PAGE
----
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BBC changes position and apologises for use of n-word in news report, after 1Xtra DJ resigns

By | Published on Monday 10 August 2020


The BBC has back-tracked on its use of the n-word in a recent news report. The Corporation’s Director General Tony Hall has written in a memo to staff that the broadcaster “made a mistake” when a reporter used the term while quoting what had allegedly been said during a racially-aggravated attack in Bristol.

Despite widespread criticism, the BBC had previously defended its use of the n-word while reporting on a violent assault that took place last month against a musician and NHS worker known as K or K-Dogg.

He sustained serious injuries – including a broken leg, nose and cheekbone – after being hit by a car. It’s believed that he was the victim of a deliberate racially-aggravated attack, in part because of the racist language used by the occupants of the vehicle.

It was while citing that racist language in its report that the BBC decided to have its reporter say the n-word.

Amid the initial criticism of that report, the BBC said that its news team had decided the use of the word “was editorially justified given the context”; that the victim’s family had approved of its reporter citing the racist language employed by the attackers in full; and that while “we accept that this has caused offence … we would like people to understand why we took the decision we did”.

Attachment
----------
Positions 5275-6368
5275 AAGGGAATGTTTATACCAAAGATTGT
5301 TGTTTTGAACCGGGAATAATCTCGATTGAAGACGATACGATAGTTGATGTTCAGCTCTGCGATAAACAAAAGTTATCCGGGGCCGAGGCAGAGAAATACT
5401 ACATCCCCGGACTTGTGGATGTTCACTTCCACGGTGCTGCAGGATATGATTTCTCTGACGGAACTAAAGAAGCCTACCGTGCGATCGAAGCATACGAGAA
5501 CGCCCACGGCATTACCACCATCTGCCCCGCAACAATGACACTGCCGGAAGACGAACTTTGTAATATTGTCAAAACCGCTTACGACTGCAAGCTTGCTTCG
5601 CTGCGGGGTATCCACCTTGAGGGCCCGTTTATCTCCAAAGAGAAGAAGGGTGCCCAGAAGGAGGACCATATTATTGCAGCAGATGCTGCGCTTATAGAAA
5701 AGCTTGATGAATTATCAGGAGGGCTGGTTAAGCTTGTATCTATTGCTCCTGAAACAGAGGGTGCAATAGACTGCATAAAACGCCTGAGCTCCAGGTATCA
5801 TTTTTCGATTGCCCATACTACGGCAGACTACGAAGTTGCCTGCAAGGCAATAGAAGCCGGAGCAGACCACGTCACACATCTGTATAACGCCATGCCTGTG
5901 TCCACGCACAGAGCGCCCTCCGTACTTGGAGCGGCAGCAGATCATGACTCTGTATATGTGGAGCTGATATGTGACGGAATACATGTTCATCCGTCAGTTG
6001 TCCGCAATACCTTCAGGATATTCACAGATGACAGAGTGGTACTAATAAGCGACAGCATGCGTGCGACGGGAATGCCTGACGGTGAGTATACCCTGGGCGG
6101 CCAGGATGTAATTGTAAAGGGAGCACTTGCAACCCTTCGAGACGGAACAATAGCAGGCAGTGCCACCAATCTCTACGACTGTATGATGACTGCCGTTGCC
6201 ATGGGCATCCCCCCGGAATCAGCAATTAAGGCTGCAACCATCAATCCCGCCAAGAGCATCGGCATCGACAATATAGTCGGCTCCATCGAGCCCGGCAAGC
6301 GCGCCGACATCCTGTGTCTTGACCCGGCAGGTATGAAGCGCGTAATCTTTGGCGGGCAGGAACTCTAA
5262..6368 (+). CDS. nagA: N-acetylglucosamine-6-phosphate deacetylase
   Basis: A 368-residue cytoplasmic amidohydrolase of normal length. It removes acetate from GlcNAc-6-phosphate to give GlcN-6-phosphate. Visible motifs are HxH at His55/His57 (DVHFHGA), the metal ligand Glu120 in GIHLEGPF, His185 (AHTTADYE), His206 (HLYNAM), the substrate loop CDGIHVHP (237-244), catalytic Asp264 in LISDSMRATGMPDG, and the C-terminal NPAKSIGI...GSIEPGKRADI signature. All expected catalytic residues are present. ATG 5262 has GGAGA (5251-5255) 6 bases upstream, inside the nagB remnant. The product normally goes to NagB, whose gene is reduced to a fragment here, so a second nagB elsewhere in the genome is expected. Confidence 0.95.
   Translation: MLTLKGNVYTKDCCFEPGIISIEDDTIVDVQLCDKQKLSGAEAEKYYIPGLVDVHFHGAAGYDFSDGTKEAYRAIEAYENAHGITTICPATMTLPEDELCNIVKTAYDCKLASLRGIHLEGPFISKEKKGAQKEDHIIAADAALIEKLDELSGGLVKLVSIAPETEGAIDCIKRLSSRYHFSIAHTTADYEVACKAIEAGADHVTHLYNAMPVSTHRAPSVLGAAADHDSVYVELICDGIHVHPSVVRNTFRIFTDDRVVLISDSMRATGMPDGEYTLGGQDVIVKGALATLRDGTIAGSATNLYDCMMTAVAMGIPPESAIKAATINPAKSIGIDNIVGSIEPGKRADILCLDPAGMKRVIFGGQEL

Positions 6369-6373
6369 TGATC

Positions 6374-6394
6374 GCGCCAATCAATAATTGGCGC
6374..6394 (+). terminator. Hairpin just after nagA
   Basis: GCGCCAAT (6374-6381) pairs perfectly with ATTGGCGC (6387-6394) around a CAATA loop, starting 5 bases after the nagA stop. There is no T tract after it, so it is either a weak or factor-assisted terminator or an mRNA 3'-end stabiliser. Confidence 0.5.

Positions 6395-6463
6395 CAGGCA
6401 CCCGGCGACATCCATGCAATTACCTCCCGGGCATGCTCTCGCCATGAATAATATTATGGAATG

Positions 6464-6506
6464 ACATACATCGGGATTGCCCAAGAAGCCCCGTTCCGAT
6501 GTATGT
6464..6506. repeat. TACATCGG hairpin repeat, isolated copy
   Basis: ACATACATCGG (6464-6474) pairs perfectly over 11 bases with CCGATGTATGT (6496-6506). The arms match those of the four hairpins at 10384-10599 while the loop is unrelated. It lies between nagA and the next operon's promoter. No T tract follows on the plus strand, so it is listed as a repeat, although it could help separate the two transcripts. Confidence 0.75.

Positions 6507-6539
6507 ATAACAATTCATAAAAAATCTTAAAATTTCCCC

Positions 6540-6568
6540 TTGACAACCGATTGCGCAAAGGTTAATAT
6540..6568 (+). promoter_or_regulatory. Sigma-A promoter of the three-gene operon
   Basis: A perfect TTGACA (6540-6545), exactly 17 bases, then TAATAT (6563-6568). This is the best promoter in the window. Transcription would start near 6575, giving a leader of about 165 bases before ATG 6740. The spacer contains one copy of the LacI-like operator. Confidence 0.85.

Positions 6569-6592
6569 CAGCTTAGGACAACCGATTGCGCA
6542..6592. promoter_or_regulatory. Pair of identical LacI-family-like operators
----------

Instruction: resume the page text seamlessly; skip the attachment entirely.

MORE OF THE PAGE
But yesterday the broadcaster officially changed its position. Hall wrote to staff: “The BBC now accepts that we should have taken a different approach at the time of broadcast and we are very sorry for that. We will now be strengthening our guidance on offensive language across our output. Every organisation should be able to acknowledge when it has made a mistake. We made one here”.

He also stressed that “the BBC’s intention was to highlight an alleged racist attack”, adding that that was just the kind of important journalism that the BBC should undertake. However, “despite these good intentions, I recognise that we have ended up creating distress amongst many people”.

Hall’s statement followed increased criticism of the BBC News report by presenters and executives within the corporation and, most notably, the resignation over said report by BBC 1Xtra presenter Sideman.

When confirming he had quit his role at the broadcaster on Instagram, he stated: “The BBC sanctioning the n-word being said on national television by a white person is something I can’t rock with. This is an error of judgement where I can’t just smile with you through the process and act like everything is OK”.

The BBC’s Director Of Creative Diversity, June Sarpong, welcomed Hall’s statement, saying on Twitter that she was glad the Director General had “personally intervened to unequivocally apologise over BBC News’s use of the n-word”.

However, DJ Target was among those stating that the apology should have come sooner. Also writing on Twitter, he said: “It’s a total shame [that] it’s taken a young black broadcaster to resign, in turn causing a media frenzy, for this to be acknowledged. BBC News and the wider BBC as a corporation MUST do better”